Hillary Clinton scored a big victory over front-runner Barack Obama in West Virginia on Tuesday, but it could be too little and too late to stop his march to the Democratic presidential nomination.
Clinton hoped her easy win in a state dominated by the white working-class voters who have been her biggest supporters would bolster her argument she is the Democrat with the best chance to beat Republican John McCain in November's presidential election.
But Obama, who would be the first black U.S. president, retains a nearly insurmountable advantage in delegates who will select the nominee at the party convention in August. West Virginia had only 28 delegates at stake.
Clinton, a New York senator and former first lady, has vowed to keep fighting despite her dwindling prospects and a mounting campaign debt.
"I wouldn't be doing this if I didn't believe that I could be the best president for West Virginia and America and that I was the stronger candidate to take on John McCain in the fall," she said at a rally in Logan, West Virginia on Monday.
The MSNBC delegate count gives Obama 1,874 delegates to Clinton's 1,702, leaving him 151 short of the 2,025 needed to clinch the nomination. Neither candidate can win without help from superdelegates -- nearly 800 party officials who are free to back any candidate.
Obama has been gaining ground among superdelegates for weeks and picked up four more on Tuesday. He now has a narrow lead over Clinton among superdelegates with less than 250 still uncommitted.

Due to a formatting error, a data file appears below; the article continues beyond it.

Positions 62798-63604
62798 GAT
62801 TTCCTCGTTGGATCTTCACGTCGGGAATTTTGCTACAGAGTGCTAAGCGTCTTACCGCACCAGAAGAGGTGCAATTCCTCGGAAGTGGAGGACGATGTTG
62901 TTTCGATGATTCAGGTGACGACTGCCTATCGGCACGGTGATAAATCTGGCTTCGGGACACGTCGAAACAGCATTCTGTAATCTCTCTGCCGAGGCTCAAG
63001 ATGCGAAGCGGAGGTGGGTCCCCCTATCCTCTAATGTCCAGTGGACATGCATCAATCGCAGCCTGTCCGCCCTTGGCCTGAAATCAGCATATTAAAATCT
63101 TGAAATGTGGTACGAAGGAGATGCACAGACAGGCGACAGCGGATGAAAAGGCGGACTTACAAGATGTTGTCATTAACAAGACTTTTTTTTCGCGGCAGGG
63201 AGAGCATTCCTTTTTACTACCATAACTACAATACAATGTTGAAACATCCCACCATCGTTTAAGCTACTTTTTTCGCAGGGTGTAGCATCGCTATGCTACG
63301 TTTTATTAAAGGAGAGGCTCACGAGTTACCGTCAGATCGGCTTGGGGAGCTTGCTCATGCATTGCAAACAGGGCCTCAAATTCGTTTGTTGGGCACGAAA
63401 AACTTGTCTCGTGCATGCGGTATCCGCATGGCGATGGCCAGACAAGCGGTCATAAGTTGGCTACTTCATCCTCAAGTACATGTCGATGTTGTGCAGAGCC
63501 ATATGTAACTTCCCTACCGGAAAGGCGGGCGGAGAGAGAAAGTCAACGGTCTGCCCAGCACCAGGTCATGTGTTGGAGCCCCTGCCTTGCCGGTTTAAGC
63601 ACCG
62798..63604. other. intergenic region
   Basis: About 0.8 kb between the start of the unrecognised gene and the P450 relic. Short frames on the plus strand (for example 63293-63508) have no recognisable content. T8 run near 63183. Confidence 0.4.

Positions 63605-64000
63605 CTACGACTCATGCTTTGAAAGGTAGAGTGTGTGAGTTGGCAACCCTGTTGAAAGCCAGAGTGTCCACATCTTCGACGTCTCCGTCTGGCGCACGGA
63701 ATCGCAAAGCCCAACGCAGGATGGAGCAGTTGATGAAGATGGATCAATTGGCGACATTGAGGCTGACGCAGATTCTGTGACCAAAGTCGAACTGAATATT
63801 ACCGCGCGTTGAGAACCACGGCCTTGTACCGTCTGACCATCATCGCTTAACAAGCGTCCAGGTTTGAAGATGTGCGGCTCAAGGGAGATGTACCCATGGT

A newly minted Obama supporter, former Colorado Gov. Roy Romer, said on Monday it was impossible for Clinton to catch Obama. "The math is controlling. This race, I believe, is over," he said on a conference call sponsored by the Obama campaign.
Exit polls showed Obama picked up more than one-quarter of the white vote in West Virginia, which has a very small black population. Two of every 10 white voters said race was a factor in their vote, and only a third of those said they would support Obama against McCain.
About half of West Virginia voters said the Illinois senator shared the views of the Rev. Jeremiah Wright, his controversial former pastor.
Obama was already looking to November. He visited the general election battleground of Missouri, with stops planned in Michigan on Wednesday and in Florida next week.
After West Virginia, five more contests remain in the Democratic nominating battle with a combined 189 delegates at stake. Oregon and Kentucky vote on May 20, while Puerto Rico votes on June 1 and Montana and South Dakota vote on June 3.